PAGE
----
Let me go a little bit more into the details. Clément and I had proven the following, roughly speaking: If one considers a smooth homogeneous plasma (think of an assembly of electrons, repelling each other) with, say, a Gaussian distribution of velocities, and if one disturbs the plasma by submitting it to a brief electric field, then the electric field generated by the plasma will spontaneously disappear, or rather become extremely small as time goes. This quick decay is the Landau damping, named after Lev Landau, a legendary Russian physicist who made seminal contributions to plasma physics (and to many other areas of physics) in the thirties and forties. But while Landau had proven this result only in the linearized approximation, we could prove it for the full nonlinear equation. This provided a new theoretical advance about Landau damping, which has been a cornerstone of plasma physics for more than 60 years.

Besides the result itself, three ingredients of our proof were particularly notable, both for their mathematical contents and for their physical interpretation. The first is that nonlinear Landau damping is driven by mixing and a strong notion of smoothness. (In technical terms, a Gevrey regularity.) The second one is that the main enemy threatening to prevent nonlinear Landau damping is the possibility of accumulation of nonlinear echoes, due to resonances of the various waves of the plasma. The third one is that the problem of nonlinear Landau damping shares much structure with the celebrated theory of Kolmogorov-Arnold-Moser about the stability of certain physical systems like an idealized Solar system. At the level of mathematical tools, we used certain tailor-made norms to capture the strong oscillations of the distribution, and introduced a number of technical tricks. All this is explained in my lecture notes, or in simpler terms in a review article which I wrote for an audience of physicists.

The model studied by Bedrossian and Masmoudi is not a plasma, but a perfect two-dimensional fluid, obeying the venerable equations of Euler. Assume that the flow is a Couette flow: that is, the velocity of the fluid is horizontal, and proportional to the vertical coordinate; this is the simplest of so-called shear flows, which are very much studied in hydrodynamics. Then make a small disturbance of this flow, so that the velocity is no longer perfectly horizontal, neither perfectly proportional to the altitude; and let the flow evolve by itself, through the classical equations of fluids. Will the flow become horizontal again, as time passes by? This problem was posed more than hundred years ago by Orr; it is simple to state but highly nontrivial to solve. This is the question which Bedrossian and Masmoudi just answered positively in a prepublication.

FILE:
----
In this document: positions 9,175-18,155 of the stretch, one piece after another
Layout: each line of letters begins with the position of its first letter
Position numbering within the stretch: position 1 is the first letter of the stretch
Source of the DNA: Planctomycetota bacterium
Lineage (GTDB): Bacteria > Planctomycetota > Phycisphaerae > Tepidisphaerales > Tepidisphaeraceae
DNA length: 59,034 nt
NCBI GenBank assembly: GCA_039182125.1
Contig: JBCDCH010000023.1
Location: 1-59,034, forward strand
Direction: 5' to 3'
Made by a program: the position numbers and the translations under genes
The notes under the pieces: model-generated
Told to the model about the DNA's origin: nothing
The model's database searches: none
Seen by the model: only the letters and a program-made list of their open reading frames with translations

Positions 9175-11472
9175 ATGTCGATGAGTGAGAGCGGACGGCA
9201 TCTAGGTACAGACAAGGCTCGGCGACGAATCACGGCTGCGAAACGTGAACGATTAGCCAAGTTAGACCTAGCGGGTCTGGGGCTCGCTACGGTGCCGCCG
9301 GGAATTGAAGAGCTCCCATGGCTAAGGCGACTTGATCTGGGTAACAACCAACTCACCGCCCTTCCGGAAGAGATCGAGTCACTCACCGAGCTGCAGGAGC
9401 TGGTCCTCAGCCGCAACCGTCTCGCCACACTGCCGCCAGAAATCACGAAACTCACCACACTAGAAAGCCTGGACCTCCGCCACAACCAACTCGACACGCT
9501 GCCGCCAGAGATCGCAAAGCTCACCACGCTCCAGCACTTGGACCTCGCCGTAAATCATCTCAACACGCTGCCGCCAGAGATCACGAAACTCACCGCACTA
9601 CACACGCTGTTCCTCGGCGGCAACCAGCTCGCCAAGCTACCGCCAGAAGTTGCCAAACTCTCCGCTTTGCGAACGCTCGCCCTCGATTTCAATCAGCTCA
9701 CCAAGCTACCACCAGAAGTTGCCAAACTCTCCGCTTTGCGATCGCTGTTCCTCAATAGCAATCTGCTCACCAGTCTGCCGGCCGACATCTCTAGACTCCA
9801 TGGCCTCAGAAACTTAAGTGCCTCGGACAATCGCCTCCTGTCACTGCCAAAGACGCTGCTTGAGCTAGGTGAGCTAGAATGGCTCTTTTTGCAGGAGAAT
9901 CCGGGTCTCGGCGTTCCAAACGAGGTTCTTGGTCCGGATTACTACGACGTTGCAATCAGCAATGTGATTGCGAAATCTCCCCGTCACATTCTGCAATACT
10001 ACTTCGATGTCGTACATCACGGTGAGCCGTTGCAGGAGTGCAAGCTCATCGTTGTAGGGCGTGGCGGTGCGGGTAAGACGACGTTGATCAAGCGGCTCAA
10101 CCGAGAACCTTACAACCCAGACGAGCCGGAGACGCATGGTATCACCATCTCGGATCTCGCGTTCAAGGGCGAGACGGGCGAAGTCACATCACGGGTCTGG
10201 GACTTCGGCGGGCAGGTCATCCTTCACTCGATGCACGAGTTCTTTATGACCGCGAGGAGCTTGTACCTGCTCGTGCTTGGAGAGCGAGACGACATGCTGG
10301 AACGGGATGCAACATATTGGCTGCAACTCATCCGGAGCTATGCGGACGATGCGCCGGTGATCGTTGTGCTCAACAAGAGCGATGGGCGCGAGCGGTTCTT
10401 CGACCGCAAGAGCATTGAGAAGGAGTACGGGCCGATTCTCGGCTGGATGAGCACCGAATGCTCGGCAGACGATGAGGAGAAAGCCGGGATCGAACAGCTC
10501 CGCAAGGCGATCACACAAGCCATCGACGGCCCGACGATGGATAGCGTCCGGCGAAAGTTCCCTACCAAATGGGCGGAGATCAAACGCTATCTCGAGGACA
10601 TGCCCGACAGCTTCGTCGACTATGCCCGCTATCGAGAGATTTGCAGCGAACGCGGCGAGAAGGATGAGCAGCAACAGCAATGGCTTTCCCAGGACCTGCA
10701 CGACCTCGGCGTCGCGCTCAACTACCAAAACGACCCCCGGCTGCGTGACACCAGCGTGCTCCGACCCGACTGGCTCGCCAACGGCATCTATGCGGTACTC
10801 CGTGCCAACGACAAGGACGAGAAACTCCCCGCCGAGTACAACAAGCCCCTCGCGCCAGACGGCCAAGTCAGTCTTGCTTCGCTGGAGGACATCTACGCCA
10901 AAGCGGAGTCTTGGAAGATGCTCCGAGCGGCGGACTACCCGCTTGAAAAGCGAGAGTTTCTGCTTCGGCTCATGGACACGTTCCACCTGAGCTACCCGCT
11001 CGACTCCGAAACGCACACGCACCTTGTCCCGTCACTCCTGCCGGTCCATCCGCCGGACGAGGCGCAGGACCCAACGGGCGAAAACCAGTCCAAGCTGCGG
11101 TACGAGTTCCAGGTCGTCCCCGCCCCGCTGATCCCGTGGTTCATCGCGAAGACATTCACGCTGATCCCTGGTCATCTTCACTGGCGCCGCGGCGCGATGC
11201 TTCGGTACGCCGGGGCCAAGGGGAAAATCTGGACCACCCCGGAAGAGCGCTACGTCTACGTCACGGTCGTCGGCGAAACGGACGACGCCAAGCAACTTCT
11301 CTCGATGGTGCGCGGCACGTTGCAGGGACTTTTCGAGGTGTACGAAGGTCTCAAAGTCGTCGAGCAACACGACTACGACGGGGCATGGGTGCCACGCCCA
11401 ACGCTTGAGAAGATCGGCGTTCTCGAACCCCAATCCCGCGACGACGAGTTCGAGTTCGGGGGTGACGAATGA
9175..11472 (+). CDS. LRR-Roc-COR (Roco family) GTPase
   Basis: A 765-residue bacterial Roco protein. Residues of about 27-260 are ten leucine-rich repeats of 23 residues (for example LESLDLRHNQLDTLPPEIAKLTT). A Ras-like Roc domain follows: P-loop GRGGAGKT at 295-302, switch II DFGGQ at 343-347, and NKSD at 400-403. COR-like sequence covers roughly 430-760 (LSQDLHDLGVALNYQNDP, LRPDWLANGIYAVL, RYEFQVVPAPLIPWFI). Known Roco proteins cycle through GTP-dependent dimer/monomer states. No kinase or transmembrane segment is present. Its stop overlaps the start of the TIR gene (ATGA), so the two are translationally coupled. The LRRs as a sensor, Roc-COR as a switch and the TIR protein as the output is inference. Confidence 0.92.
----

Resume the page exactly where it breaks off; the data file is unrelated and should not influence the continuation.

In the linear approximation, an inviscid fluid is much easier to analyze than a plasma. Then linear theory does exhibit the same mixing features which are observed in plasma physics, and one often calls this inviscid damping. Some of the greatest names of hydrodynamics have worked on this linearized approximation: Rayleigh, Kelvin, Reynolds, Sommerfeld… But if the nonlinearity of the equation is taken into account, the analysis is quite more difficult for the fluid, in part because the disappearance of the vertical component is much slower than the disappearance of the electric field in the plasma problem, and also b ecause the limit behavior of the fluid is not universal. Moreover, experiments on fluids are extremely difficult, to the point that it was not clear, up to the Bedrossian-Masmoudi result, whether the commonly observed instabilities of the Couette flow were due to the nonlinearity of the Euler equation, or to the small impurities and defects that inevitably affect an experiment.

To arrive at this remarkable theorem, Bedrossian and Masmoudi adapted our ideas and general strategy about mixing and smoothness, echoes, and stability analysis. But they also had to find new ideas, and apply highly sophisticated technical tools, such as the so-called paraproduct algorithm. The norms which we used were tricky, but their norms are even way more complicated!

While the authors have every reason to be proud of this result, we are also proud to have contributed to its inspiration. With it, the global picture of the long-time behavior of classical systems becomes clearer, as I exposed in the above-mentioned review article which I wrote for physicists (and mathematicians alike). As for our theorem, it can rejoice, and welcome a new member of its family!